College Park utilizes AARP program to become an age-friendly community – Streetcar Suburbs News

A work group composed of six members of the College Park Senior Advisory Committee aims to make the city more age friendly through the AARP Livable Communities program.

“Don’t let the AARP title fool you,” said Robert Thurston, the 61-year-old chair of the work group. “It’s not just for seniors. It’s to try to improve the community … for all.”

On Sept. 8, 2020, councilmembers passed a resolution in support of the city’s participation in the AARP Livable Communities program and authorized plans

County planning board approves new housing development – Streetcar Suburbs News

The Prince George’s County Planning Board unanimously approved the development of The Hub, a mixed-use student housing project on the north side of Knox Road in College Park.

After approving the preliminary plan of developer Core Campus Manager, LLC (Core Spaces) on Oct. 8, the board approved the detailed site plan Oct. 15.

The plan will create a 0.72-acre parcel of land by combining six lots and razing two duplexes that were built in 1953.

The apartment building will have 161 dwelling units,

Dr. Fauci Addresses Prince George’s Vaccine Concerns

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On Monday, February 8, Dr. Anthony Fauci, director of the National Institute of Allergy and Infectious Diseases, joined County Executive Angela Alsobrooks in a webinar discussing concerns surrounding Covid-19 vaccines.

“The light at the end of the tunnel is vaccines,” Fauci said. “The way you end this terrible scourge that we’ve experienced over the last greater than one year is to get everyone protec

Theater Expects to Reopen Once Staff Gets Vaccinated

Old Greenbelt Theatre remains closed out of concern for the safety of its staff and patrons despite County Executive Angela Alsobrooks’ announcement March 11 that theaters may reopen at 50 percent of their maximum capacity.

“We will not reopen until our staff can be vaccinated,” said Caitlin McGrath, executive director of the theater.

The county health department just entered Phase 2 of vaccinating eligible residents and those who work in the county, which includes people 60 years or older, es

Fire Department Hosts First Easter Egg Scavenger Hunt

The Greenbelt Volunteer Fire Department and Rescue Squad, Inc. hosted a two-day Easter Egg Scavenger Hunt on Saturday, March 27 and Sunday, March 28. Greenbelters took pictures with the Easter Bunny. Sparky the Fire Dog joined the photo event on Sunday.

Lisa Hegwood, the department’s special events and public outreach chair, said this first-time event was organized by the department and Ladies Auxiliary of the Greenbelt Volunteer Fire Department.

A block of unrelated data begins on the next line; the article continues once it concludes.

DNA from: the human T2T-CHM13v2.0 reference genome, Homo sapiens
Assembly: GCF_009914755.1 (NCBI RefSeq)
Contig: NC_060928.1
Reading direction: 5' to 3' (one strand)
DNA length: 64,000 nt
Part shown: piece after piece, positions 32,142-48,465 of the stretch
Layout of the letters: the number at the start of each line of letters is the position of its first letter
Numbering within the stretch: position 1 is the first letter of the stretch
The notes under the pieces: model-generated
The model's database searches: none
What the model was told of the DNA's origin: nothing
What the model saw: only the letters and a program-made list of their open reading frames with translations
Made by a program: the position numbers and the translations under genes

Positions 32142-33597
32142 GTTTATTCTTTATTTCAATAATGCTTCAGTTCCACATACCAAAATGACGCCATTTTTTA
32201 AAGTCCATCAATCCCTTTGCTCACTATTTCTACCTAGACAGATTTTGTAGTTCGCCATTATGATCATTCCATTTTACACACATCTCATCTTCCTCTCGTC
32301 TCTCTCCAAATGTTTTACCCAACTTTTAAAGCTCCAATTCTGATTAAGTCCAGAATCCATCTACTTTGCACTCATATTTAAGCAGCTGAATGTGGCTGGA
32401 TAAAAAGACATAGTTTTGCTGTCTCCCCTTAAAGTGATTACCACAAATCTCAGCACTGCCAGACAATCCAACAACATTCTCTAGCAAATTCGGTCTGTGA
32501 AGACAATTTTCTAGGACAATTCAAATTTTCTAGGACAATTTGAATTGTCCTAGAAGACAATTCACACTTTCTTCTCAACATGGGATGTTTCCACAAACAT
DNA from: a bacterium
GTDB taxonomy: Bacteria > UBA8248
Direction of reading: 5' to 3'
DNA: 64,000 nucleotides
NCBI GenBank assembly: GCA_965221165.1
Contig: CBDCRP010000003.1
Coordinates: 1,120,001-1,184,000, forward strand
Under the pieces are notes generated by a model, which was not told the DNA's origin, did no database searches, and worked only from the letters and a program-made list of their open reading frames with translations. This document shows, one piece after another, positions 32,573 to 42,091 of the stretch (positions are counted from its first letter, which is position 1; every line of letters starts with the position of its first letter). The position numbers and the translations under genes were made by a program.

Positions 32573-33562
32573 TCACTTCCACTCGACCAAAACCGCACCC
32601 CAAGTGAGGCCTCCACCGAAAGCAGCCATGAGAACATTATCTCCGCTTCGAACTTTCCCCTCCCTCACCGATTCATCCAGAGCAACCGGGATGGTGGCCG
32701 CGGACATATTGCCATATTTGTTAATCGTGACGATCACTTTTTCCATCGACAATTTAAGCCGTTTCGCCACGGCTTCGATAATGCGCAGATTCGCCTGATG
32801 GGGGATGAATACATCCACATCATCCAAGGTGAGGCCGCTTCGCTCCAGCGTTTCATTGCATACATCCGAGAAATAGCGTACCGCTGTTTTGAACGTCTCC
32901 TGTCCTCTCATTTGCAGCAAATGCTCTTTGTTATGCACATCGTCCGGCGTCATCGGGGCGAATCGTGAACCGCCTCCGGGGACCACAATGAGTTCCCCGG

“We thought that it was really important for

Greenbelt Schools Are Open; Only Some Students Attend

As the public schools in Prince George’s County reopen, Greenbelt students and teachers are entering classrooms that are different from the ones they remember.

“It kind of feels like a ghost town,” said Patrick Gleason, an Eleanor Roosevelt High School English teacher, about returning to the school.

Prince George’s County Public Schools (PGCPS) Chief Executive Officer Monica Goldson announced plans to reopen schools February 17. In the first phase of the timeline, which began April 8, famili

As millions quit jobs for new opportunities, ‘Great Resignation’ shows no signs of waning

WASHINGTON – From 6 p.m. to 3 a.m., Janika Bates was attending to her jam-packed schedule as a digital producer for Turner Sports, which included watching sports games into the early morning hours, editing game highlights and posting segments of the athletes’ press conference interviews online.

After leaving her job of three years in July, the 26-year-old Atlanta resident now spends her mornings meditating, journaling and reading before creating content for social media.

“… Everything that’s e

Supreme Court hears arguments on Texas abortion law Monday

WASHINGTON – The Supreme Court will hear oral arguments Monday over a Texas law that relies on private citizens to help enforce restrictions on most abortions.

Laws like the Texas Heartbeat Act go against the nearly 50-year-old precedent set by Roe v. Wade, the landmark 1973 case in which the court ruled that a pregnant person has the right to procure an abortion.

With a more conservative court, pro-choice and pro-life activists are closely watching this case, as well as a challenge to a Missi

Abortion bans disproportionately impact marginalized communities, activists say

WASHINGTON – As reproductive rights are being restricted in nearly two dozen states, marginalized communities, including people of color and LGBTQ people, are being disproportionately impacted, according to activists.

A variety of abortion restrictions have been passed in 21 states, with others pending in state legislatures, according to data assembled by the Guttmacher Institute, a policy research center focused on abortion issues. Many of those laws are facing legal challenges.

One of those

A racist caricature ran on newspaper fronts for decades

Readers of The Commercial Dispatch and dozens of other Southern newspapers in the early 20th century were greeted often, sometimes daily, sometimes on the front page, with “Hambone’s Meditations,” a racist caricature of a stereotypical Black man reminiscent of minstrel show characters.

He had overdrawn lips, often smoked a pipe and spoke in non-standard English that was nearly undecipherable, such as “I RUTHER DAT OLE BULL-DAWG BITE ME DAN TER TEAH MAH BRITCHES ENDURIN’ DESE HAHD TIMES!” On mor